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15 Templates for Cold B2B Sales Emails & Tips For Writing Your Own

Templates for Cold B2B Sales Emails & Tips For Writing Your Own

The written word holds unimaginable power over us. In the world of marketing, that power multiplies a hundredfold. Some specialists are busy writing papers for money; others are working on effective lead magnets, blog posts, or ads. Yet, we often underestimate the benefits of a high-converting email copy. That old-school marketing channel can become a gold mine when used right.

The 3800% ROI of email marketing is cold cash proof of that truth. But cold emails, especially in the B2B space, can be a tough nut to crack. With a 21% cold email open rate, it’s slim pickings for a lot of businesses out there.

So we’ve rounded up 15 of our best templates for you to take inspiration from. 

Practices for Writing Winning B2B Sales Emails

Before we start, a few tips for writing better B2B cold emails to get the most out of your email campaigns: 

Reach out to relevant decision makers 

B2B purchase decisions are usually a multiplayer game. You have to make sure you’re talking to the right person before you go all in. Look up your leads on LinkedIn, on their company website, and always, always verify their email before reaching out to them. 

email verifier

The more work you put into researching your leads and finding the correct email address, the less trouble you have closing the sale. You can also minimize friction down the line by simply asking your prospect if there’s another person in the company you should be speaking to.

Write catchy subject lines 

There’s a lot of pressure on subject lines to make a sale and sometimes, that can backfire. Instead of sounding too preachy and overpromising, try to set a smaller, more achievable goal for your subject – getting your lead to take a look at what’s inside. 

You can do that by creating curiosity – ‘How to Avoid the {problem} Trap’ or by creating urgency – ‘Almost Too Late for {getting benefit}’. 

Lastly, most email clients display around 30-40 characters when viewed on mobile devices. So keep your subject lines under 5 to 6 words for maximum visibility.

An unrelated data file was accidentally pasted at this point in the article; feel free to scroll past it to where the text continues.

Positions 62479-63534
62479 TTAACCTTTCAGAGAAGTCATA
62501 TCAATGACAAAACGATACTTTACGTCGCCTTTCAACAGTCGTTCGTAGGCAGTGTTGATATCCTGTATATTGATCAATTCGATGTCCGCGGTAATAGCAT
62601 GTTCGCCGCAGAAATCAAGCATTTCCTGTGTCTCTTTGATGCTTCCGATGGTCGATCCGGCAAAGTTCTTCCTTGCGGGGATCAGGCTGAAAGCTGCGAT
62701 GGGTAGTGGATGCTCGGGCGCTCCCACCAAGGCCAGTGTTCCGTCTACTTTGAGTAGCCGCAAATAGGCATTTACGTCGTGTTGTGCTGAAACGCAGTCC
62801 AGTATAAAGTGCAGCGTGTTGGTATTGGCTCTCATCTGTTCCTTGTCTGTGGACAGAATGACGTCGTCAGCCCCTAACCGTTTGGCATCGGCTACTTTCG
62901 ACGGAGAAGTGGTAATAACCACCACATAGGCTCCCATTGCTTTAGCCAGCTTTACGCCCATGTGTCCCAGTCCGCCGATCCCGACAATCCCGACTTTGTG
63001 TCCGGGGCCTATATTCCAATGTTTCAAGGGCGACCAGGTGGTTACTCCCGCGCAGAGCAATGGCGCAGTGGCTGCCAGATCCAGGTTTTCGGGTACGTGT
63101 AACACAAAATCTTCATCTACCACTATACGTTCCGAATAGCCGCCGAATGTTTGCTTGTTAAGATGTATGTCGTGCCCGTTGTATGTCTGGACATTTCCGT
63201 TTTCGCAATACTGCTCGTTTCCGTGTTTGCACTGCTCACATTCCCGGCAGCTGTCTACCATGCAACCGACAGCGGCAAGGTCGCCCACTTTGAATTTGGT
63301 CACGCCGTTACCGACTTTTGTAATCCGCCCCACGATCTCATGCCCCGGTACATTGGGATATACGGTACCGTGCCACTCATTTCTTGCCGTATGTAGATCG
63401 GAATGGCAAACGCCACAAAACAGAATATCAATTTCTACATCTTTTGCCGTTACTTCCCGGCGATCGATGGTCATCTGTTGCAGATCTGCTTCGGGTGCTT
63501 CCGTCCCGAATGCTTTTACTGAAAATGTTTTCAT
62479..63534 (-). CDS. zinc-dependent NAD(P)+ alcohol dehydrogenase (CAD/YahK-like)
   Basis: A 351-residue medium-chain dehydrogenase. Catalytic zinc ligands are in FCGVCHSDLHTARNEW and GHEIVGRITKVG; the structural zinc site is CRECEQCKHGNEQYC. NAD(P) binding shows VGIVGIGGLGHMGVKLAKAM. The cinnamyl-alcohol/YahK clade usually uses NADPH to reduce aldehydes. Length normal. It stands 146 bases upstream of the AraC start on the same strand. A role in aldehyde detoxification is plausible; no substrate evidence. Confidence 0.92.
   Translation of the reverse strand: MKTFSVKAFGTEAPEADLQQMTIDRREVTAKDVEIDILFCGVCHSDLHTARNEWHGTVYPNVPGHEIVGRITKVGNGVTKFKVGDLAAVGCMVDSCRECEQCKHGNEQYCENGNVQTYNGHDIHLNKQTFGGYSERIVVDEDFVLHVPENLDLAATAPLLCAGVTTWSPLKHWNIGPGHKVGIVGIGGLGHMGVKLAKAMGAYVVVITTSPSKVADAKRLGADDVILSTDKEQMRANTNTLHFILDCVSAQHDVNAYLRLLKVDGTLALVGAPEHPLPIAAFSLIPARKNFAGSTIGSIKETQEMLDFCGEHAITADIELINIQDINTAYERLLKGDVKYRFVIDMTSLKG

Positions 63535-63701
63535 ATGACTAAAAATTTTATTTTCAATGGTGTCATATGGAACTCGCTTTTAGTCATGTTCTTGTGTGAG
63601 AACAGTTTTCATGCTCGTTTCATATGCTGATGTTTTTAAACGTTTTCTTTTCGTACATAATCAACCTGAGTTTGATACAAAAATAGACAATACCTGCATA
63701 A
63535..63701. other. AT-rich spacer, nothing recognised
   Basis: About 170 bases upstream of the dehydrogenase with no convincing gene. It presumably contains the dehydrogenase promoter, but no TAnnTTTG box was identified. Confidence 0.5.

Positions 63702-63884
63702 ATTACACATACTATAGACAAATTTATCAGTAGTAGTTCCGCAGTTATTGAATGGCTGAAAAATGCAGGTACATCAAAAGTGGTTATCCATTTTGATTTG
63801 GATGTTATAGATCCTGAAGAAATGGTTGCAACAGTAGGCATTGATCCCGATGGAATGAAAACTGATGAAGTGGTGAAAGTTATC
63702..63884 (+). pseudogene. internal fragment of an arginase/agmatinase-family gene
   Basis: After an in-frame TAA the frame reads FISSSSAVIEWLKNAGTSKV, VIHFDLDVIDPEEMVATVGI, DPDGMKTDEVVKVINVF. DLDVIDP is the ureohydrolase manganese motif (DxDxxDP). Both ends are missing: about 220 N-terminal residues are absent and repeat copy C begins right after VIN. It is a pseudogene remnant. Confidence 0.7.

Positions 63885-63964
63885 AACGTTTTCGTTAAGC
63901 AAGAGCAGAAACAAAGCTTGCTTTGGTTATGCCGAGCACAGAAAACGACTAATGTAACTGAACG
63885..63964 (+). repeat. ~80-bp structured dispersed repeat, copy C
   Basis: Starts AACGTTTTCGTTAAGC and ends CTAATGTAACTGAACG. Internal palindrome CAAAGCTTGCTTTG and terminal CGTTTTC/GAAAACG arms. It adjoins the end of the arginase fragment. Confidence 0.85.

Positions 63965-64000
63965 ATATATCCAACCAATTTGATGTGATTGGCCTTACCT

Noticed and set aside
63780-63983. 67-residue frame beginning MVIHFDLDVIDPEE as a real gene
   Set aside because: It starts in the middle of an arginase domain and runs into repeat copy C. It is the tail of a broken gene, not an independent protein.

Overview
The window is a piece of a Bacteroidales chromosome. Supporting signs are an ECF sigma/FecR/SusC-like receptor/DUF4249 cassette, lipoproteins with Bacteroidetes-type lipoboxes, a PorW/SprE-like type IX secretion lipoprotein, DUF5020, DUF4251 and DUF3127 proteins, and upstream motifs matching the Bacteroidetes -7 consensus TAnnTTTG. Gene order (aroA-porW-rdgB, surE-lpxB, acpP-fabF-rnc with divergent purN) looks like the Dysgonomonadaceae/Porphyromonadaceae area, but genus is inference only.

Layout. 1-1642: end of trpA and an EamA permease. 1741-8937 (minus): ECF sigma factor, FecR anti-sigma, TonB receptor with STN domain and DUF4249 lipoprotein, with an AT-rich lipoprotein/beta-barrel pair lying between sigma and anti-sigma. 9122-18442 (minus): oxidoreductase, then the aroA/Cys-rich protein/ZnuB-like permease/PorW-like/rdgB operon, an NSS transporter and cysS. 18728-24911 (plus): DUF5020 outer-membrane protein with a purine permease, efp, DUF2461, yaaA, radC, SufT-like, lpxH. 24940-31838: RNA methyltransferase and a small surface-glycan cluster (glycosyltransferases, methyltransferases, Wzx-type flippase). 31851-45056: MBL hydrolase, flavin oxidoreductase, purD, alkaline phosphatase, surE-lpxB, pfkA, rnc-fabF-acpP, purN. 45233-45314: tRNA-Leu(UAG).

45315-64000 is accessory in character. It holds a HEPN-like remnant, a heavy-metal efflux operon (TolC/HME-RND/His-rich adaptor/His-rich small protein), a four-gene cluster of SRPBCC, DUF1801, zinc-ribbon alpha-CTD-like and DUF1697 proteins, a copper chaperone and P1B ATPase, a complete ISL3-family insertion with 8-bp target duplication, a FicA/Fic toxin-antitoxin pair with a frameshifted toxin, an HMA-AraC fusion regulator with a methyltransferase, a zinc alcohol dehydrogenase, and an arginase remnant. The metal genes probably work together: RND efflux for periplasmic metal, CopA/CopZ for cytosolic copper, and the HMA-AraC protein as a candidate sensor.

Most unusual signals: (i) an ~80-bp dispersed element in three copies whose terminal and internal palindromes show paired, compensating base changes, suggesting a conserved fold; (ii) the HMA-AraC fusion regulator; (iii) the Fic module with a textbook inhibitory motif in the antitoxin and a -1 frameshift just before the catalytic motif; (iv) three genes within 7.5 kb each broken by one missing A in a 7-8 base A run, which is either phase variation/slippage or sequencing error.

Focus on crafting intro lines 

Intros form the bridge between your subject line and your main email copy. If you’re tired of saying, ‘Hello, hope you had a good weekend’ or introducing yourself every time you send out a cold email, then you can start your email with:

  • A compliment. You can personalize it to the lead themselves or their organization.
  • A reference to a recent event. Like a movie release, or a trade conference or a client meeting. Anything that can be the launchpad for your pitch.
  • A statistic. It can be a general industry statistic, or something specific to their company or a competitor. 
  • An image. Readers are naturally drawn to images, and colors used in the image significantly impacts behavior, mood, or reactions. For example, images with blue logos or blue hues influence a person’s physiological behavior into feel like they can trust and depend on your brand.

Keep your email copy short & personal 

Nobody wants to open a marketing email to find out that it’s from the next Charles Dickens. So swap out those long, winding sentences for an email copy that’s as close to your natural speaking style as possible. With most users reading emails on their phone, short, conversational emails with 50-125 words enjoy the best response rates.

short conversational emails with 50 125 words enjoy the best response rates

Use the second person to make your leads feel like you’re talking to them, not writing at them. Your copy also has to be personalized enough to make them feel you’ve done your research and are speaking to them, not them and five hundred other people on an email list.

Give social proof

Your prospects don’t know you. They have no reason to trust your promises of 10x sales or 40% faster sales pipelines anymore than they trust the emails telling them they’ve won a $5 million lottery and asking for their bank details. 

You can remedy this glaring lack of trust either by name-dropping some of your biggest clients, in moderation; or by linking to case studies, user testimonials, influential user-generated content, anything that verifies your claims. Product reviews are a must-have for most customers. 

Ask pointed questions 

We live in the world of instant foods and vending machines, where convenience reigns supreme. If your open rates are okay, but you can’t get a response out of your prospects, it might be because your questions don’t have easy answers. Take a cue from multi-million food conglomerates and offer your prospects the simplicity they do.